Today is Canada Day - and not just any Canada Day, but the "sesquicentennial" (150 years). This means a lot of people will flock to the nearest downtown core decked out in red and white to scarf down copious quantities of cheap fast-food coffee and vaguely cheese flavoured buckets of bacon grease. The government will commission performances from the lamest possible local musical acts, (such as the disappointingly misnamed Barenaked Ladies) to promote its continuing vision of toe-bitingly boring national mediocrity.
It's lame, but largely harmless, even innocent, and in a world where nationalism usually means either going to war or ceaselessly persecuting ethnic or religious minorities, lame is not such a bad thing. If fascism is just nationalism by another name, then any nation that prides itself more on hitting rubber pucks with a stick than killing enemies on a battlefield, or selects a tree nibbling rodent as its national symbol, is perhaps worth celebrating. And, if on paper at least, it takes ethnic harmony and universal health care as not just points of pride but intrinsic to its identify, than it is definitely worth a party or two.
Not everyone will be celebrating of course. The Indigenous peoples can't pretend than any country founded on their destruction and subjugation is worth celebrating, and even a cursory awareness of the history makes it hard to disagree. By any standard, the residential school system was an atrocity. Who could approve of a project to take children from their parents, forbid them to speak their language, and hand them over to sex perverts?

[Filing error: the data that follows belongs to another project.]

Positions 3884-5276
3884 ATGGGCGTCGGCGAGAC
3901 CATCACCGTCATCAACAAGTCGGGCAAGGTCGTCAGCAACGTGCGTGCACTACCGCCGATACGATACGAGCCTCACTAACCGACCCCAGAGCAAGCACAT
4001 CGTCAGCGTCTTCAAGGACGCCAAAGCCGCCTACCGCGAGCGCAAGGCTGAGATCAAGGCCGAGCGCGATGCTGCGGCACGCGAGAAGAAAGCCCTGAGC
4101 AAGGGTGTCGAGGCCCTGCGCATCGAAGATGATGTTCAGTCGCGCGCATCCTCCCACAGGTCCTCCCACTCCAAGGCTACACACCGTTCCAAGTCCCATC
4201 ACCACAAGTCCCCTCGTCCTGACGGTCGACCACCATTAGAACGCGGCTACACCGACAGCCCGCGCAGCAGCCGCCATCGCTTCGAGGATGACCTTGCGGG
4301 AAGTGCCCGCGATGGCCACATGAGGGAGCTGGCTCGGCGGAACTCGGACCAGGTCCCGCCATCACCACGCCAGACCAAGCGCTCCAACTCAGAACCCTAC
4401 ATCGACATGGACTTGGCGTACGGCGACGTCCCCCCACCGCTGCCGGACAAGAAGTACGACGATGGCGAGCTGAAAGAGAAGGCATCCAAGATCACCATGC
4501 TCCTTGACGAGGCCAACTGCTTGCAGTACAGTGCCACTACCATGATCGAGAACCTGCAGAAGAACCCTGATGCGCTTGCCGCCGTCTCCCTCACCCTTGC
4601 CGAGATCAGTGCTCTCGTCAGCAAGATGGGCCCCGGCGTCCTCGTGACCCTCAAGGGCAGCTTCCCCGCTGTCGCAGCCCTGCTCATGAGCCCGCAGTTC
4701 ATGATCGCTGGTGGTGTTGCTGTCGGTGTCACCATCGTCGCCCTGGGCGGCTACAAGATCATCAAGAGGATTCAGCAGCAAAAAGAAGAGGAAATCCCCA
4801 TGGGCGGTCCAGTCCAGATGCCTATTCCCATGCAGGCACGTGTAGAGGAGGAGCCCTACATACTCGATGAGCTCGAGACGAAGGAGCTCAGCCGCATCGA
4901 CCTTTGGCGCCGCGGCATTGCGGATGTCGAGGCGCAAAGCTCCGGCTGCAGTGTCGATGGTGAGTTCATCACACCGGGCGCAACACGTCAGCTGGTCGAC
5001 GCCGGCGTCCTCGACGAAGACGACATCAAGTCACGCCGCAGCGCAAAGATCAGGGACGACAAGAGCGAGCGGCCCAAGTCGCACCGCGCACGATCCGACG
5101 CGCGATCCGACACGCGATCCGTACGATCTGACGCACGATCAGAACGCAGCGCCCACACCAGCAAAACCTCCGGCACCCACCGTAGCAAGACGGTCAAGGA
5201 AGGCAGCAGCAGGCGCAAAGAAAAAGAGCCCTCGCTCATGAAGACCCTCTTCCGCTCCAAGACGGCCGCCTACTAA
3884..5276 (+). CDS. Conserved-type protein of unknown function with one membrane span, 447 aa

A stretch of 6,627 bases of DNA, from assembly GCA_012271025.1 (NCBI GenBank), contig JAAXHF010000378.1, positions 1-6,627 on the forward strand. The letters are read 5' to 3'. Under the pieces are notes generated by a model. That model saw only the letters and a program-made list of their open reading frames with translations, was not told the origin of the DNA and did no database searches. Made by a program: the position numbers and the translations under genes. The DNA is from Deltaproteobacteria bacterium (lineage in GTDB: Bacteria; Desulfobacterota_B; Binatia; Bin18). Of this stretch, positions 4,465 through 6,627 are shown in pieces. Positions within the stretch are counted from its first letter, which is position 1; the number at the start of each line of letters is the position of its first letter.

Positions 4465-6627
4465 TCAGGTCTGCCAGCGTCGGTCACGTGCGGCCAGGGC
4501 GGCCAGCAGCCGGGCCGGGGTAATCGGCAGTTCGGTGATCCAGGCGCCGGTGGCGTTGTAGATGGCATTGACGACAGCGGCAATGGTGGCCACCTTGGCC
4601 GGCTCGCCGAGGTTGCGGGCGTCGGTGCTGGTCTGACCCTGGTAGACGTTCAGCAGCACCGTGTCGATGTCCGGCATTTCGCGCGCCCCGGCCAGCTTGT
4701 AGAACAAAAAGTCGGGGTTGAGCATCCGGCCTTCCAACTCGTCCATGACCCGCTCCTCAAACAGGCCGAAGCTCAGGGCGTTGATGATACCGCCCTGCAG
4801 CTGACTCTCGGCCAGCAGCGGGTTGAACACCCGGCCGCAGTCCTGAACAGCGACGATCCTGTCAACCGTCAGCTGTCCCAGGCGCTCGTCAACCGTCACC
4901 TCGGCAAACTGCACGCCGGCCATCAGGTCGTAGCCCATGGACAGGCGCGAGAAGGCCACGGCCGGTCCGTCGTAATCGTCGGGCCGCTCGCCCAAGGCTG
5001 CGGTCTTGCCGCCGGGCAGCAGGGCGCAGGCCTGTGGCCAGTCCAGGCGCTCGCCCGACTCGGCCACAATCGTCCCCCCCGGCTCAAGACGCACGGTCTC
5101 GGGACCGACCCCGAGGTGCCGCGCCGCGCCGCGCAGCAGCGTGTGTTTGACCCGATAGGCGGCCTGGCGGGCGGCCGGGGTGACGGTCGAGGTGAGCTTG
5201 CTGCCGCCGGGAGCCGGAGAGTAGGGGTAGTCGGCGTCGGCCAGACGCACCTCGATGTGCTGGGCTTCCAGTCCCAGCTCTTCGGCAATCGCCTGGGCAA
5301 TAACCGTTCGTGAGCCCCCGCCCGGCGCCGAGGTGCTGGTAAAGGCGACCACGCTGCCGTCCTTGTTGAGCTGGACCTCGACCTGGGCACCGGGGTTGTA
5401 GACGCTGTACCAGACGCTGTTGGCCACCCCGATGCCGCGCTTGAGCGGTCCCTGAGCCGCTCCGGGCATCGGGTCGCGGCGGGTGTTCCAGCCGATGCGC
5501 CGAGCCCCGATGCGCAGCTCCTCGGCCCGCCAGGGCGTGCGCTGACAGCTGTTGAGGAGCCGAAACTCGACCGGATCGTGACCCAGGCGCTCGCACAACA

That's what it amounted to. And it wasn't that long ago either, not some distant era of incomprehensibly different values. It was recent, within living memory. Victims and perpetrators are still alive to tell the tale. Nor was it an an anomaly, but official government policy - publicly elected officials called for it, taxpayer dollars paid for it and publicly paid bureaucrats carried it out. Nor just to one or two unfortunates, but thousands and thousands of people, an entire society.
Our country did this. Our country committed this act of evil.
There are lots of other examples too. While our boys were "over there" fighting Naziism, our government was conducting experiments on native people right here. Our government, our country, our beloved multicultural haven. The reserves are like third world countries, people are dying right left and centre, poverty and alcoholism and suicide is everywhere, there seems no end in sight. . .
So yeah, celebrations may be a little bittersweet this year. How does a society accept responsibility for evils done in its name? I don't know. I don't think anyone does. At the very least, we don't pretend it never happened.
But there are other stories to tell as well.
Perhaps all those Syrians dying to get in might one day have such a story. But I was thinking more specifically of my Polish grandparents who came fleeing Stalinism in the 40's, having lost everything to Hitlerism already. They opened up a small shop, never got rich, but did live peacefully ever after, and died knowing their children and grandchildren would never have to experience Hitlerism or Stalinism. That is not nothing, and that is worth celebrating.
Perhaps it is a mark of maturity that a country could be confident and secure enough to celebrate itself without pretending it shits gold (are you listening Russia?)
(Let's look at the fireworks!)